I have had a leak/hole in my bathroom ceiling for 7 months (9/2/13 until now) and always paid my rent in full. I told the landlord I wasn't paying anymore money until a inspectors comes ( I believe black mold is growing on the wall I have pictures/videos) and the hole/leak is fixed. She tells me if I want the hole fixed I need to pay the rent for this month.I recently found out I am 6 wks pregnant and my 11 year old room is right next to the bathroom, What should I do?
I am sorry to hear this. You still have to pay rent, even if you are in a disagreement. You still have possession of the property. You have rights though. You should contact city hall to report the leak/hole. They will send an inspector and take the proper next steps, which could include requiring the landlord to fix the hole and remove any mold. Did you already report to the city? Hiring an attorney would give him the impression that you are taking this seriously.
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In most states, either the courts or the legislature have established what is known as the “Implied Warranty of Habitability.” What this means is that even if the lease has no terms regarding the Landlord’s responsibility for maintenance, it is implied that maintenance will be to a level that will allow the property to be safely occupied. It does not mean the property will be aesthetically pleasing, only safe to live in.
Generally speaking, a breach of the Warranty of Habitability claim has three elements: 1) a defect that rises to the level of rendering the apartment uninhabitable, 2) notice give to the Landlord or the condition with a reasonable opportunity to fix or cure the problem, and 3) the failure of the landlord to act within a reasonable time.
DISCLAIMER The response given is not intended to create, nor does it create an ongoing duty to respond to questions. The response does not form an attorney-client relationship, nor is it intended to be anything other than the educated opinion of the author. It should not be relied upon as legal advice. The response given is based upon the limited facts provided by the person asking the question. To the extent additional or different facts exist, the response might possibly change. Attorney is licensed to practice law only in the Commonwealth of Pennsylvania. Responses are based solely on Pennsylvania law unless stated otherwise. When answering questions on AVVO, attorneys are prohibited from directly soliciting business. Don't take this as an indication of lack of interest. James S. Tupitza
You waited six months longer than you should have, if you truly believe black mold is present. Your documentation will be evidence in an action to mitigate the rent, should you bring one in district court. The BI's report will be crucial.
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Landlord tenant, implied warranty of habitability, breach of contract:
Hello, based upon the limited facts you have provided please consider the following:
In Massachusetts, all residential leases, whether oral or written, contain an implied warranty of habitability. This warranty requires every landlord to provide its tenants with a living space that is suitable for human dwelling.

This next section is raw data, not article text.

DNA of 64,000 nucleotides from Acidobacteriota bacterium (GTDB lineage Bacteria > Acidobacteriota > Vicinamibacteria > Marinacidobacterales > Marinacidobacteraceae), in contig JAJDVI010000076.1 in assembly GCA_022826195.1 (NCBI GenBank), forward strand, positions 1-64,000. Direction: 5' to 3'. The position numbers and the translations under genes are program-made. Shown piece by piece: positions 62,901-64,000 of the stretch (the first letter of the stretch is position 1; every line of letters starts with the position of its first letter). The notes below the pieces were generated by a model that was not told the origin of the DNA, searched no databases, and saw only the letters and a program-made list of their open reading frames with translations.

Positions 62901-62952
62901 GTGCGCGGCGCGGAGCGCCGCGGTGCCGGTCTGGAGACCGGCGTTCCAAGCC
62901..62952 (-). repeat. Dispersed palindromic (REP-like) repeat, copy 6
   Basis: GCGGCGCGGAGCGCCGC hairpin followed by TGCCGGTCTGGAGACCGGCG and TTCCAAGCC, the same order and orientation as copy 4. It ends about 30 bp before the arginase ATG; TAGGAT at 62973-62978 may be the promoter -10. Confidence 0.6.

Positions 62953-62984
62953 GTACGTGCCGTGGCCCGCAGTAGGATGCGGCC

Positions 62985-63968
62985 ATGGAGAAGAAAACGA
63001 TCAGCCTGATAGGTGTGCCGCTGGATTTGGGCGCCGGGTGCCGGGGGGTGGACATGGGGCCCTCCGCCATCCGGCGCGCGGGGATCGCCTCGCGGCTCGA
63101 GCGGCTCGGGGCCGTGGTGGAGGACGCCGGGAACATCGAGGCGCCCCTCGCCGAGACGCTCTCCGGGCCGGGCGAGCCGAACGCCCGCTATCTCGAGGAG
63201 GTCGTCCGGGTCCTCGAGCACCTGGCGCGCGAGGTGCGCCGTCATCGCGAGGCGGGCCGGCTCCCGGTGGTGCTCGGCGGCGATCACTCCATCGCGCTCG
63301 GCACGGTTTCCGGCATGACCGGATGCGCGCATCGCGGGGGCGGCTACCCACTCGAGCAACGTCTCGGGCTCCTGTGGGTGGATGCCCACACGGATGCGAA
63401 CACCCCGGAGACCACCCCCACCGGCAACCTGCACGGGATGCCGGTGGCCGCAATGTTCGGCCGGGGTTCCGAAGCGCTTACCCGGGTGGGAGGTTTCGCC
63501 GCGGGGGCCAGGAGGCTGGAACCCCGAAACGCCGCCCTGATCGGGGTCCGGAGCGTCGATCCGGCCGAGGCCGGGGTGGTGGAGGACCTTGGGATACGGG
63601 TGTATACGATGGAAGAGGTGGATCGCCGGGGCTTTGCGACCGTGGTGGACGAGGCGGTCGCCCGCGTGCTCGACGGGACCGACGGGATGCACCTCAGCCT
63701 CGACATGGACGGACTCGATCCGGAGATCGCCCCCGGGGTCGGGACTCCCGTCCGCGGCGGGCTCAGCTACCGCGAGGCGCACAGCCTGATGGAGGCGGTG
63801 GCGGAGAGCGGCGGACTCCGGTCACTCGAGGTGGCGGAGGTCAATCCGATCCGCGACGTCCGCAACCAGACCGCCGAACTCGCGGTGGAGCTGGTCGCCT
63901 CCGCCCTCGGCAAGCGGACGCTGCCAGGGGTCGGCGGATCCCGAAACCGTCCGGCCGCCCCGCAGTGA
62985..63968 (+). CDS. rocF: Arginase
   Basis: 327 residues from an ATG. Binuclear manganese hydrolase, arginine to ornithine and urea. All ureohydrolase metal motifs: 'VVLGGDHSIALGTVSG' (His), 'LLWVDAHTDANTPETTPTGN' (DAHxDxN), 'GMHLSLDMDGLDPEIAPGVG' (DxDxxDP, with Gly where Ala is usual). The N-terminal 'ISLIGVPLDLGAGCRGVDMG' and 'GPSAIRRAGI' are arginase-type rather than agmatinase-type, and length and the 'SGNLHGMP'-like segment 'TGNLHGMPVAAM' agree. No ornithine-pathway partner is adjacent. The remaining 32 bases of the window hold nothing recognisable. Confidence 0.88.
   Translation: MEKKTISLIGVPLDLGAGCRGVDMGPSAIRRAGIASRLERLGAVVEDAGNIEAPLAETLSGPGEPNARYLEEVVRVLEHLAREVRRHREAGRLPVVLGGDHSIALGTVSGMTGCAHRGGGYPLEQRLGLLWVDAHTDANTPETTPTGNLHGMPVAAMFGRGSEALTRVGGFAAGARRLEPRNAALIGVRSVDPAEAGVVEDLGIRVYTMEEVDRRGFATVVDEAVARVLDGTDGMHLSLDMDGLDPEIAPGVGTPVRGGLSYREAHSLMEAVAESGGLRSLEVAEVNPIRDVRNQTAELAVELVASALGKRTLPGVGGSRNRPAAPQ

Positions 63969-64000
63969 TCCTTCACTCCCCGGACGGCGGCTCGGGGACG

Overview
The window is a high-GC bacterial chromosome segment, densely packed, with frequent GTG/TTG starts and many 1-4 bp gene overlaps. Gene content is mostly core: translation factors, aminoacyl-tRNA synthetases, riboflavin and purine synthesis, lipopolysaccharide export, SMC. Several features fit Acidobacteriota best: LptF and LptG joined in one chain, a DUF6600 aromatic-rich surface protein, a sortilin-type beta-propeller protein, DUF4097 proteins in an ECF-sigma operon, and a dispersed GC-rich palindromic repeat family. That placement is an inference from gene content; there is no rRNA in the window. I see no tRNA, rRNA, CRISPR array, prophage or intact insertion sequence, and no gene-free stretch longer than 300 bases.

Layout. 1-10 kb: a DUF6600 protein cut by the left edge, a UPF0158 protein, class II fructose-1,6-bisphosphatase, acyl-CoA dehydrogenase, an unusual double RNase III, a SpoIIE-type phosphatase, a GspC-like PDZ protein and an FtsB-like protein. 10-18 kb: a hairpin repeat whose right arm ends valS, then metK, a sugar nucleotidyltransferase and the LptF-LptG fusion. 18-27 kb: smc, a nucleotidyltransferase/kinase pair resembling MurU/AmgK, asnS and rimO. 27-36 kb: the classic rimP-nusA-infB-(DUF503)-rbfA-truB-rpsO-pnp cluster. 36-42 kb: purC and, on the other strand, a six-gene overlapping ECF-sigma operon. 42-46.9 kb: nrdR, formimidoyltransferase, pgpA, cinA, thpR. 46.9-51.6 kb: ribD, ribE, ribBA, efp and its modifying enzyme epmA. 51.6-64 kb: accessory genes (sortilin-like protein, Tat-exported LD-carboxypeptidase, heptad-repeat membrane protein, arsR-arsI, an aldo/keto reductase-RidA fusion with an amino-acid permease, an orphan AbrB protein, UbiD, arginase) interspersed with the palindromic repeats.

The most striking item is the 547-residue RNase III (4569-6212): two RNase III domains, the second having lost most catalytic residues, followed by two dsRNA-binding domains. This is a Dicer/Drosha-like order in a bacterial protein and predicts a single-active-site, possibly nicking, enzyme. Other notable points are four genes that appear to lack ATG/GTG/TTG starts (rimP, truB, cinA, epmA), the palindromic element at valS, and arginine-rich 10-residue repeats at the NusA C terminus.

Mold is a known hazard and breathing mold sores can be fatal. Reasonable minds would agree that a landlord's failure to immediately remedy the mold growth indeed violates the implied warranty of habitability which is a breach of contract and accordingly, the duty to pay rent pursuant to the contract has ceased. Note that the landlord has the right to cure/remedy the breach within a reasonable amount of time.
Moreover, if you continue living at the apartment you may create an at-will tenancy which would likely render you responsible for rent as a tenant-at-will rather than under the terms of the contract. When a living space becomes contaminated with mold its best to temporaily leave the premises and stay with friends, family, or at a hotel while the mold is being removed. The landlord would be liable for any reasonable expenses incurred as a result of the mold e.g. hotel costs.
Please note that the above analysis is not legal advice nor a recommendation to you as to how to proceed; it’s merely an example of general principles of law applied to a hypothetical situation. Please consult with a local licensed attorney directly before taking any action that could have legal consequences. This response to your question/s does not create an attorney-client relationship and is being provided for general informational purposes only. Prior results do not guarantee a similar outcome.
I agree with my colleagues answers. Based upon the facts stated it may be in your best interest to consult an Attorney. I would be willing to discuss the particular facts of your situation with you during a free consultation if you are interested. I can be reached at 978-479-6262.
Disclaimer- The information you obtain through postings on such sites as this is not, nor is it intended to be, legal advice. You should consult an attorney for specific advice regarding your individual situation. Any response given here is not intended to create, nor does it create an ongoing duty to respond to questions. The response does not form an attorney-client relationship, nor is it intended to be relied upon as legal advice. The response given is based upon the limited facts provided by the person asking the question. To the extent additional or different facts exist, the response may change appropriately
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